An Open Letter to Democratic Superdelegates
February 13, 2008
Dear Potential King or Queen Maker,
I would hope that you will never have to be in a position to
overturn the will of the people, but if you are looking for the
best antidote to your Republican challenger in Novembers
election, it might behoove you to avoid the possibility of poisoning
the process by supporting Hillary Clinton over Barack Obama.
Policy differences should be taken off the table, because there
is very little daylight between them. This decision that you may
have to make has little to do with their agenda and more to do
with their ability to win in November.
And as of now, it also has everything to do with who has won
the most states, the most delegates and the most popular votes.
Going against the will of the people by voting for Clinton over
front runner Obama will decimate the Democratic party. Weve
already been through our disenfranchisement in 2000 with nine
people on the Supreme Court deciding an election. If 796 people
are now willing to once again overturn the voice of millions,
our credibility as the worlds leader of fair elections will
be embarrassingly exposed as a sham.
If that isnt enough to temper your decision, consider that
the worst that has been said against Barack Obama so far is his
inexperience. This is about as bad as it gets for him. His chief
rival, however, has so much baggage that Republicans are practically
campaigning for her victory in the primaries. Rush Limbaugh, who
is no fan of John McCain, nevertheless is so loathe to imagine
a democrat moving into the White House that his rallying cry is
"Keep her in it so we can win it."
More ominous are hints coming from both sides of the aisle that
President Clintons White House romps will be resurrected,
only this time, these extracurricular activities are post-presidency.
More cause for concern, however are other skeletons that are likely
hiding in the Clinton closet, clattering to come out. You dont
need to be a political pundit to understand why nothing is being
said so far. Republicans dont want her out of the race yet.
Her refusal to be candid about so many questions concerning her
White House years smacks of insincerity and a cover up, which
can make or break a run for the presidency. With an Obama movement
under way, why derail the cleanest choice we have?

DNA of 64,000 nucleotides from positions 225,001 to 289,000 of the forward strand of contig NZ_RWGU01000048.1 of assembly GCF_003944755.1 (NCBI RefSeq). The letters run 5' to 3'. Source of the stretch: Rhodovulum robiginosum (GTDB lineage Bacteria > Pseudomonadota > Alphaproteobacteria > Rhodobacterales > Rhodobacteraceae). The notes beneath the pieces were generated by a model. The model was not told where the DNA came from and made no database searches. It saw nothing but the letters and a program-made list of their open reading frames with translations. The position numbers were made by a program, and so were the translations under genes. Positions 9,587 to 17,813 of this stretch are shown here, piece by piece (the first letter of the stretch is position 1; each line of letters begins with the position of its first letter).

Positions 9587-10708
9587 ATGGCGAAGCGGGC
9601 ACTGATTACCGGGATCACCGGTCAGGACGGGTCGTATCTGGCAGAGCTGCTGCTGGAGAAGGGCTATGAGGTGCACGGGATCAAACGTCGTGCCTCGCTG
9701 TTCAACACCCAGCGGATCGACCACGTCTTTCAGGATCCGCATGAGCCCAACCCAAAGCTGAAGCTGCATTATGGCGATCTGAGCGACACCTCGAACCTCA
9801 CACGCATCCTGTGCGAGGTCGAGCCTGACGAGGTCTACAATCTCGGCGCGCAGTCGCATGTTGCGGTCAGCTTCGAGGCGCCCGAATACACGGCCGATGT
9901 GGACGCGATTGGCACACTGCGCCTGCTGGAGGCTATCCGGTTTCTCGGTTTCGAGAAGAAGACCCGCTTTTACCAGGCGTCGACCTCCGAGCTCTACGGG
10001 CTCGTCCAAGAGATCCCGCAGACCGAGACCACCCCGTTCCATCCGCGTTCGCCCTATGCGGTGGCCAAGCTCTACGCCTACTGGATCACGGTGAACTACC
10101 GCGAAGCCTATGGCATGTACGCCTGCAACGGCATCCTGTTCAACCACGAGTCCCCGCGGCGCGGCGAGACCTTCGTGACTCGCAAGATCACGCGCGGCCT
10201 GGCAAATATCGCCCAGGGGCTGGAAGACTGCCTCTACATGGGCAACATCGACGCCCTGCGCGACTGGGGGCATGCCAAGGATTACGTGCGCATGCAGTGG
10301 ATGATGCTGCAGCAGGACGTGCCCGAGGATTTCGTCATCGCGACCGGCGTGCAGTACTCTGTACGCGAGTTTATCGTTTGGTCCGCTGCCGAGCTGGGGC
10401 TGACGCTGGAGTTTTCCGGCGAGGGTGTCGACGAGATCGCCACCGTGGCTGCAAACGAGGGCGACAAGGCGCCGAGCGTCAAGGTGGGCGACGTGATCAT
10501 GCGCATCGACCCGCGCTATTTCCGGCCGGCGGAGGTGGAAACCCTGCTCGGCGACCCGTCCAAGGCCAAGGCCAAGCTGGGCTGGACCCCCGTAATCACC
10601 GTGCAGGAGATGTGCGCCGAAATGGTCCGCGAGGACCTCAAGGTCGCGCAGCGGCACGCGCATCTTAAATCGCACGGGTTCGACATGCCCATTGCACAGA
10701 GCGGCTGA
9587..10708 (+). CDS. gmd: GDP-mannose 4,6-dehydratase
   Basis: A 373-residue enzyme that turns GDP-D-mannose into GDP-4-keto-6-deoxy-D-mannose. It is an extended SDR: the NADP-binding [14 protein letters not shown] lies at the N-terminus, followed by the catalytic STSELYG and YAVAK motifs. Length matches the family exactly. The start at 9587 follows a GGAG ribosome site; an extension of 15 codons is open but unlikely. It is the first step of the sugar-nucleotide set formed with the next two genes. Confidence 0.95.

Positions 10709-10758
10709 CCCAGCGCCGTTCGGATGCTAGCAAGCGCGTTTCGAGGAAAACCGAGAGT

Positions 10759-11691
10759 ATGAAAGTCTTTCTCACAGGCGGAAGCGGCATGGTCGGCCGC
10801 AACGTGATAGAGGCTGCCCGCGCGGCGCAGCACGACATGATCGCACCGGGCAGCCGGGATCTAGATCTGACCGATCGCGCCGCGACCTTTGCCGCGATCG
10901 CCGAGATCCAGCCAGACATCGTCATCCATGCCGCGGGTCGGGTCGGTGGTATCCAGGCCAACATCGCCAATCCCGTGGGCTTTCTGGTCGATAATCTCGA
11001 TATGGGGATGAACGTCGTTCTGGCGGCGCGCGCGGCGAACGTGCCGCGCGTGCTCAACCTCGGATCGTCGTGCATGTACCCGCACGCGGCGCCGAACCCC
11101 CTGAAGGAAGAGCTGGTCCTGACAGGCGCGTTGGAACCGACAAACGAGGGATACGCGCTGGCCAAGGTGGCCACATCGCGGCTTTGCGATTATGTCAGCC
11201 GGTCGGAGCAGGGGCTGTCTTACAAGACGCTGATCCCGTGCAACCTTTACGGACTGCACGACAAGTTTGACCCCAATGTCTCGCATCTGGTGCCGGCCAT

If any of these potentially destructive stories floating about
should be true - and history indicates it to be highly likely
- how can Democrats get their message out while having to contend
with these distractions once again? Of course the Clintons and
their operatives will deny everything, but even Democrats are
becoming weary of their disingenuous right-wing conspiracy allegations.
Also on your checklist of things to consider before anointing
your candidate should be the decision on whether or not the delegates
in Michigan and Florida will be counted. These two states went
against party rules and held their primaries before Super Tuesday.
If those delegates are later reinstated, then what was the point
of initially excluding them? Is this a fair reversal of your partys
own rules? With candidates forbidden to campaign in those states,
it is not surprising that the candidate with the biggest name
recognition at that time won the contest.
Another suggestion to you potential rainmakers is to keep your
antennae tuned into what your Democratic electorate is saying
if Obama should take the nomination versus how they would feel
if Clinton should secure the slot. What percentage of Hillary
supporters say they could live with an Obama ticket, and how many
Obama supporters say they will vote for McCain or sit out the
election if Clinton is handed the nomination?
There simply is no visceral hostility among voters directed toward
Barack Obama. If democrats want to win in November, it would certainly
be to your advantage to avoid a big chunk of your own party declining
to vote for a Hillary Clinton White House.
If you are a superdelegate who supports Clinton and who may have
to decide this nomination behind closed doors, I hope you first
get ironclad proof that there isnt a chance in hell of the
Clintons marital mess - or any other unpleasant revelations
- spilling over into the fall campaign, thus crowding out the
real issues that we voters need to hear.
Shame on the Clintons for putting us through all of this in the
nineties. Shame on you, superdelegates, if you put us through